• DNS server is a Librarian that keeps library cards organised and provides you with the right card when you ask for you site.
  • I also was explaining about having 2 publishing slots on Azure: production and staging. Production is the current book that is served to clients. Then when you publish new version of a book(site) – it is placed next to the current book(site) and then you swap these books around. Making the new book(site) to be currently in production.

Though this worked really well for me this morning, this metaphor does not explain well how on-premises hosting will work (your own tiny private library?). Or how web-sites fetch data from databases and if you swap sites/book they still serve the same data from the same database? Perhaps database can be a filing cabinet and every book contains a reference section on how to fetch data from the filing cabinet, but this is getting more complex than I like.

So, I’ve been selected to make a public appearance in DDD Scotland conference on 14th May 2016 in Edinburgh. Or rather people are interested in what I have to say about CQRS software architecture, and nobody cares about me personally. This way it sounds less intimidating. Because I’m petrified.

I’ve done a couple talks in the local .Net developers group, I’ve done presentations in front of people. But the most of people I’ve spoken before was about 30. This time there will be 110 people, or so the room can fit that many people. If you have not got this yet, I’m not used to making public appearances in front of such crowds. And more – all these people are expecting me to talk for an hour and not just blabber, but make sense and put my knowledge into their heads. Well, that’s exciting!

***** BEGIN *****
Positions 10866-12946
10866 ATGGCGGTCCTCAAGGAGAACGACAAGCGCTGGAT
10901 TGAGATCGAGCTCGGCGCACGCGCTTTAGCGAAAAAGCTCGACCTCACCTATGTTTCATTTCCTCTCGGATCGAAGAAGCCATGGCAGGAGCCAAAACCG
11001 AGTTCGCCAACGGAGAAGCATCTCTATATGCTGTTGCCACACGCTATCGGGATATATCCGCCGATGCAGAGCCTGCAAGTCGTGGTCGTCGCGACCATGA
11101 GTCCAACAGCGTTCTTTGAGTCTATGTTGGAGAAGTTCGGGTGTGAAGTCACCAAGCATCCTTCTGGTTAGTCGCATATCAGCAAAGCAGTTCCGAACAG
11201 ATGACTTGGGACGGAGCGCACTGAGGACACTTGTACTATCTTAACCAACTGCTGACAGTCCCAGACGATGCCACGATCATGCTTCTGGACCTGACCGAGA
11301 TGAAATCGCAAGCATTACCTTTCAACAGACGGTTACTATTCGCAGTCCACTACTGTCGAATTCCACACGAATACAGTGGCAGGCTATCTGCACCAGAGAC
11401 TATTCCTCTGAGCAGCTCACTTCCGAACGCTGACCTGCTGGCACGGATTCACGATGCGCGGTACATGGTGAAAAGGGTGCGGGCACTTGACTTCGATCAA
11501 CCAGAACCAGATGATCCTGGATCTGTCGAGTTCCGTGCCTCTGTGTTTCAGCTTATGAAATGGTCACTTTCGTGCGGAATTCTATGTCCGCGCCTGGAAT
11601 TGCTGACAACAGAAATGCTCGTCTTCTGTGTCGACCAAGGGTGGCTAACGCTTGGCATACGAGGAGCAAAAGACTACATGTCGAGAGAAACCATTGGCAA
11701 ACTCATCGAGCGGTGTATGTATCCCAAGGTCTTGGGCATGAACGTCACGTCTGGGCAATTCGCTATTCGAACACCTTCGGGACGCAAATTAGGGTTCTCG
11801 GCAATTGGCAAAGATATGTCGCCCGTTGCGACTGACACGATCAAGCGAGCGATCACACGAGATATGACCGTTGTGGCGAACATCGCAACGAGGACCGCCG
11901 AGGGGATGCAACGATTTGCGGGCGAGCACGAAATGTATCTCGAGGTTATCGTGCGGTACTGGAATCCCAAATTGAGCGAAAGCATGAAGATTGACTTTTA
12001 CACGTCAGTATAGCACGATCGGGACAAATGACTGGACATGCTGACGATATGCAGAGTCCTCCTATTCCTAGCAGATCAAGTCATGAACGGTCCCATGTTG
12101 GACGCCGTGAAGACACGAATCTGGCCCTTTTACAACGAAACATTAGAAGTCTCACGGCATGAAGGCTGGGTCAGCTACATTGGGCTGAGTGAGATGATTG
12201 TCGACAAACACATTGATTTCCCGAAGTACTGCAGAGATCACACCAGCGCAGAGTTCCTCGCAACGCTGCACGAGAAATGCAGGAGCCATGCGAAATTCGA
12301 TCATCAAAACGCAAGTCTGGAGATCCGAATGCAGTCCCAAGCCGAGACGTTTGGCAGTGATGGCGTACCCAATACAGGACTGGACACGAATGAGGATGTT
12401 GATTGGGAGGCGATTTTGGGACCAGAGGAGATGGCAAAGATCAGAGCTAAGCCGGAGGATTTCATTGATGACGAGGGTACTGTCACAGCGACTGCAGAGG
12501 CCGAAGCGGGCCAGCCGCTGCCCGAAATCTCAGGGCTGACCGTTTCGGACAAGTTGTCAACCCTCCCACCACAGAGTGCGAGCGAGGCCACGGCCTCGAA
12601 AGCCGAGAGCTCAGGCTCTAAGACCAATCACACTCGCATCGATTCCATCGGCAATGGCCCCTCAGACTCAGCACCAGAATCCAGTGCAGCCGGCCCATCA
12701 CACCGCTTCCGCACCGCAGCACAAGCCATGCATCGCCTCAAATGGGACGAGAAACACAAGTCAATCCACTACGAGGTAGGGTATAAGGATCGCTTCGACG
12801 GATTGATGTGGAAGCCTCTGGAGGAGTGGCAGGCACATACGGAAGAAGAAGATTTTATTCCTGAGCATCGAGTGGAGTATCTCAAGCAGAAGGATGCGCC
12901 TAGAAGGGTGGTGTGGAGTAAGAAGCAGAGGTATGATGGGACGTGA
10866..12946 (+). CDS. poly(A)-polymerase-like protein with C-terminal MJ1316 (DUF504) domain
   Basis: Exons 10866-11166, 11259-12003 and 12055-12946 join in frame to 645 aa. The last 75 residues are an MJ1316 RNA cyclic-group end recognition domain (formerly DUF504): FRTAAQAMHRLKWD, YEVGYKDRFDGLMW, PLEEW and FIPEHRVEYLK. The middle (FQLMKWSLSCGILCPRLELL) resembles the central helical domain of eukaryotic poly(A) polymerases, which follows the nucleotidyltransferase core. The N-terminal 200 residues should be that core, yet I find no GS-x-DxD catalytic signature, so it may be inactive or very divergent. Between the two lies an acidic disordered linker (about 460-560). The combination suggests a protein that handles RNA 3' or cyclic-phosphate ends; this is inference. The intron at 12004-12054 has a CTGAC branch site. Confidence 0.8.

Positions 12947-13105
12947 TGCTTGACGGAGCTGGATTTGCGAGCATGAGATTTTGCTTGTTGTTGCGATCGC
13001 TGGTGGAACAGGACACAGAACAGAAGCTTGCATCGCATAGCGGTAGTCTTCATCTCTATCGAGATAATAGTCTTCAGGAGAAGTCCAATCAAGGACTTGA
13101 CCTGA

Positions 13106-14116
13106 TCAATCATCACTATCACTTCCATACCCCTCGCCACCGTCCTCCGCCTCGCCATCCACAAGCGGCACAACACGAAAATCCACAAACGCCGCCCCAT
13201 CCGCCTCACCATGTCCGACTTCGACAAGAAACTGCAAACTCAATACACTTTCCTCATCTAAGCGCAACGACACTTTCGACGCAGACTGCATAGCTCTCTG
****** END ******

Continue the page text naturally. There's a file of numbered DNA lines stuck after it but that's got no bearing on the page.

I’ve already done this talk about CQRS and I if you are interested, you can go through [slides](https://github.com/ trailmax/CQRS.Talk/raw/master/CQRS.pptx) or look on code samples. But I’ll be trying to cut corners, as the talk is too long for DDD presentation.

CQRS

Anyway, what to expect from the talk? This is mostly aimed on .Net developers as I’ll be showing code examples in C#. Most of my development is happening in Asp.Net MVC, but the same techniques can be applied to WebForms and not web-related application. I have successfully used the same architecture in command-line applications. Certainly the theory behind (separate your reads and writes) should be applied every time you write any code.

Talking about theory – I’ll start from introduction into what CQS and CQRS are and the differences, will show some code samples. I’ll show some diagrams how CQRS-application differs from your typical CRUD application. I’ll explain why CQRS does not mean you have to use NoSQL or any other funky databases.

I’ll go through a refactoring exercise of how to go from a bloated repository implementation to a Queries and how is SOLID principles are going to be implemented.

Next will be similar refactoring (though shorter this time) from a service implementation to a command implementation, followed up by a discussion why this approach is better.